6. Thank you for your answers. Tom Atom, you're absolutely right, I was being inaccurate while naming my variables. I should call 'state' to the variable I received in the constructor. I already fixed that. I tried passing to parameters (this as the state and this.game as the game) but for some reason it didn't work. Str1ngS, you give me the solution. I change the context in the Phaser.Sprite.call function, from 'state' to 'state.game'. By doing this, I can use the variable from the state function and I can also add the animations. Anyway, you're probably right about the static variable. The final code looks like this, in case somebody has the same doubt in the future: MyGame.Game = function(){ this.tileSize = 80; }; MyGame.Game.prototype = { create: function(){ for(var i = 0; i < 8; i++){ for(var j = 0; j < 8; j++){ var tile = new Tile(this, i, j); this.add.existing(tile); } } } }; Tile = function(state, column, row){ var posX = state.tileSize * column; var posY = state.tileSize * row; Phaser.Sprite.call(this, state.game, posX, posY, "tile"); this.state = state; this.animations.add('shine', [0, 1, 2, 3], 4, true); this.animations.play('shine'); }; Tile.prototype = Object.create(Phaser.Sprite.prototype); Tile.prototype.constructor = Tile;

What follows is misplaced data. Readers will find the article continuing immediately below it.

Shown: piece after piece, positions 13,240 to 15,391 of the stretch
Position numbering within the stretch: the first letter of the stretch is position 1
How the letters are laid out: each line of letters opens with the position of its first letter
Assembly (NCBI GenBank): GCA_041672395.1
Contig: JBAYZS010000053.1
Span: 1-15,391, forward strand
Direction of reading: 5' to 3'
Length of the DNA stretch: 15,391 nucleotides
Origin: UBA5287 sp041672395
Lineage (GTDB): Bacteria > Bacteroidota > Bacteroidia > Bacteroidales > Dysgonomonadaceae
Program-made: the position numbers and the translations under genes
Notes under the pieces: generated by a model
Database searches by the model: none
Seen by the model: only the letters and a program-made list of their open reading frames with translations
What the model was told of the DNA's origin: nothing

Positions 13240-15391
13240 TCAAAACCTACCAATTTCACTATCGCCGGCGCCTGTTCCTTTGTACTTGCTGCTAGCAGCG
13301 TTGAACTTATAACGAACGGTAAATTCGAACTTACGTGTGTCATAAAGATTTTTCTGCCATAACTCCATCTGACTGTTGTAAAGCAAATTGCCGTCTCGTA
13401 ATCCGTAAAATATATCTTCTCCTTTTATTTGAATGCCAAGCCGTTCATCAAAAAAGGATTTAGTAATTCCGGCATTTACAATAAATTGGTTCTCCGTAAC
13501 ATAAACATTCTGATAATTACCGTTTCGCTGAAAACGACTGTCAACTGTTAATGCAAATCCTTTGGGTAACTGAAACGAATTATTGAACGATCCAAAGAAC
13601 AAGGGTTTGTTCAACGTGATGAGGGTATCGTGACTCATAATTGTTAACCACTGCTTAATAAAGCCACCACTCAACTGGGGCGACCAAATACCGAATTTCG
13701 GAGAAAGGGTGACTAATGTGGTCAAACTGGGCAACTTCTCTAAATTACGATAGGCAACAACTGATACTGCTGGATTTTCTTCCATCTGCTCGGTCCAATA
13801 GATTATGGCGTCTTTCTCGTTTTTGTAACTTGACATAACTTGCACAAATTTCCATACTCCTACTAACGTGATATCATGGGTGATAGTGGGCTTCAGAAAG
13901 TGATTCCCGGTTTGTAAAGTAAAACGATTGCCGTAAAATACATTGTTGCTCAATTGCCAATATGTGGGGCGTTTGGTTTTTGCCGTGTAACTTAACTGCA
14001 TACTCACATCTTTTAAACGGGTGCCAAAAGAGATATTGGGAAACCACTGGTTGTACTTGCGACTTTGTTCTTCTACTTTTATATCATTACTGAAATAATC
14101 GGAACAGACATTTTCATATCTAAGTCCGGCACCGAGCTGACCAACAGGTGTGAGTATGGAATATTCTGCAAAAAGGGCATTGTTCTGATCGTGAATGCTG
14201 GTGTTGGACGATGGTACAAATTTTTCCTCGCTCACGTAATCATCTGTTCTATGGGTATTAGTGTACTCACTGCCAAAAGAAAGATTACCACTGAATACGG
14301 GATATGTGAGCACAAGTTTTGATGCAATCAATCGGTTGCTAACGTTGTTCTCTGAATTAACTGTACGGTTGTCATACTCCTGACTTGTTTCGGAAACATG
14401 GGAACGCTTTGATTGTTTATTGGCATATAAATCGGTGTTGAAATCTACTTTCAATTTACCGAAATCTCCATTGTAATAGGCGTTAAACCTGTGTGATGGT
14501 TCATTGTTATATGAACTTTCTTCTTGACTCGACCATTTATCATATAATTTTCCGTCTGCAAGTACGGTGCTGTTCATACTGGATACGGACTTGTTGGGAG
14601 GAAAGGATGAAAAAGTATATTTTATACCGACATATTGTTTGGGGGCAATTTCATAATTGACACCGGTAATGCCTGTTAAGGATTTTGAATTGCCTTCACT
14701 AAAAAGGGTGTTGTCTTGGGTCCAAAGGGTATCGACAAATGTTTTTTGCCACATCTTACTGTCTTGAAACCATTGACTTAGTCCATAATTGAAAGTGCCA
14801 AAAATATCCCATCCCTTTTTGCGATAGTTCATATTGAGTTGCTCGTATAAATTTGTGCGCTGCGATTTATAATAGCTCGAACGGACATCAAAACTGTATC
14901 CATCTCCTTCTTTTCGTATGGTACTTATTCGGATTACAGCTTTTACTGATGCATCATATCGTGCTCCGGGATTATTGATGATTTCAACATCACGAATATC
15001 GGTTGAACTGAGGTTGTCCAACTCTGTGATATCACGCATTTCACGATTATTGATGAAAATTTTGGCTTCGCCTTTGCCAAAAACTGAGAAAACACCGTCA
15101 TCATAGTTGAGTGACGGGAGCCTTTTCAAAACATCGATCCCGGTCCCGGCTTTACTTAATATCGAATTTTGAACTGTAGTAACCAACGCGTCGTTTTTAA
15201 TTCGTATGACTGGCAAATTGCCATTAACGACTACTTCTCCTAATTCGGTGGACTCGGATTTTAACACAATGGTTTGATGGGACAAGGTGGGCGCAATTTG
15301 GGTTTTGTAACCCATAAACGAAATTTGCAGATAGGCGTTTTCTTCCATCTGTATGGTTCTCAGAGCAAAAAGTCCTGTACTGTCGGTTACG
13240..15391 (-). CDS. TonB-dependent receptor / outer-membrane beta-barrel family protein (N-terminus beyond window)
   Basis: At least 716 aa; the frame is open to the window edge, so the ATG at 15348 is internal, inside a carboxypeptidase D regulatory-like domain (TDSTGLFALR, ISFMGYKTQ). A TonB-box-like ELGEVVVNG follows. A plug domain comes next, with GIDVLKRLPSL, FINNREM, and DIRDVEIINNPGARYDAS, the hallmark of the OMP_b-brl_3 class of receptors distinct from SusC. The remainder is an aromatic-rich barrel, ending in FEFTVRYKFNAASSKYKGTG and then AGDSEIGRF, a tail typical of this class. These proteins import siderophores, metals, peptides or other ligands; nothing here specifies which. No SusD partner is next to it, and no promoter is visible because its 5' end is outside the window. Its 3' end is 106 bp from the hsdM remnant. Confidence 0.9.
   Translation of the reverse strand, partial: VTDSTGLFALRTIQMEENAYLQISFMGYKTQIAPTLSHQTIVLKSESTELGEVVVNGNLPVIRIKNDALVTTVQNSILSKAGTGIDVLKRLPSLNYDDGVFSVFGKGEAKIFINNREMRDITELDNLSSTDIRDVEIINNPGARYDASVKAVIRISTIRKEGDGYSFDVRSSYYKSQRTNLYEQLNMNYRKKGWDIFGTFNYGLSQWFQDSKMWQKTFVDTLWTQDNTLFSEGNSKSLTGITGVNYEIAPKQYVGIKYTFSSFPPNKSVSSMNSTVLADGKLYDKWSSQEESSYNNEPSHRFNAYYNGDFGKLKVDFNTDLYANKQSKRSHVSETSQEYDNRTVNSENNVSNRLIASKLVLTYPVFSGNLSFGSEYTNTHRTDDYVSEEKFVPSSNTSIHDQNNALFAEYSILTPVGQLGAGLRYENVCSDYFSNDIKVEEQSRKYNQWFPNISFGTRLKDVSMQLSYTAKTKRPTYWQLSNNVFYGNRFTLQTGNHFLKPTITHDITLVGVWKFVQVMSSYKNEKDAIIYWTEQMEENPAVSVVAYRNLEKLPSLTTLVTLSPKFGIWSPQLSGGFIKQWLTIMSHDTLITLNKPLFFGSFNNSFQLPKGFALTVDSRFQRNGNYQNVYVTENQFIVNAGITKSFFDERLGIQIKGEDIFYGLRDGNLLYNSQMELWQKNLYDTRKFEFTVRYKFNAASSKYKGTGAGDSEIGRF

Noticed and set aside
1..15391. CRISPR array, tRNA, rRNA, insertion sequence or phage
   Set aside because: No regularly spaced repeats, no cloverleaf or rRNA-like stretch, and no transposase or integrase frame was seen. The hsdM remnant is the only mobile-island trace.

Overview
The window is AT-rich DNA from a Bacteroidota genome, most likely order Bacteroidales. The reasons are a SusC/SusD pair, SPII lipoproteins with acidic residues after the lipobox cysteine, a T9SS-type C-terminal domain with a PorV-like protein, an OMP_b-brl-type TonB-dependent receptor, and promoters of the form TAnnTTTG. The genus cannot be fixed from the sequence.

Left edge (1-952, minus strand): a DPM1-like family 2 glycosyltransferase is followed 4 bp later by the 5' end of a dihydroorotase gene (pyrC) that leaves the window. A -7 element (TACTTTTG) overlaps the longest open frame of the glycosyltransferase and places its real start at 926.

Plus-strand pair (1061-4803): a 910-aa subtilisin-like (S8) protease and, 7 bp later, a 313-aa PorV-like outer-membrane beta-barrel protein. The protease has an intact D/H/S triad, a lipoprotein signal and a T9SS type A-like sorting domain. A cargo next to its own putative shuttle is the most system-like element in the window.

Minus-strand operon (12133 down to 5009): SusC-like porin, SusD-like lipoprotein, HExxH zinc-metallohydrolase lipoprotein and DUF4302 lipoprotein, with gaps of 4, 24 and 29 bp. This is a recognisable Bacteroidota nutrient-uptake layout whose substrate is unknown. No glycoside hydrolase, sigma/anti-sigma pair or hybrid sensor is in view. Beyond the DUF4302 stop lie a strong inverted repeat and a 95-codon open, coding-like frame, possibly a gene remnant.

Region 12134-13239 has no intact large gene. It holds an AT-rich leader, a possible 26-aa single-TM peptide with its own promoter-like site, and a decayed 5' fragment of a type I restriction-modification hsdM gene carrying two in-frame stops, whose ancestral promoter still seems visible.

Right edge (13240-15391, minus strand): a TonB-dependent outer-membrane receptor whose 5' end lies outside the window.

7. Hello Rich, I've recently finished the Interphase book.

    I found it really interesting and helpful and I've noted you called it 'chapter 1'. I guess my question is, are there any news about the chapter 2?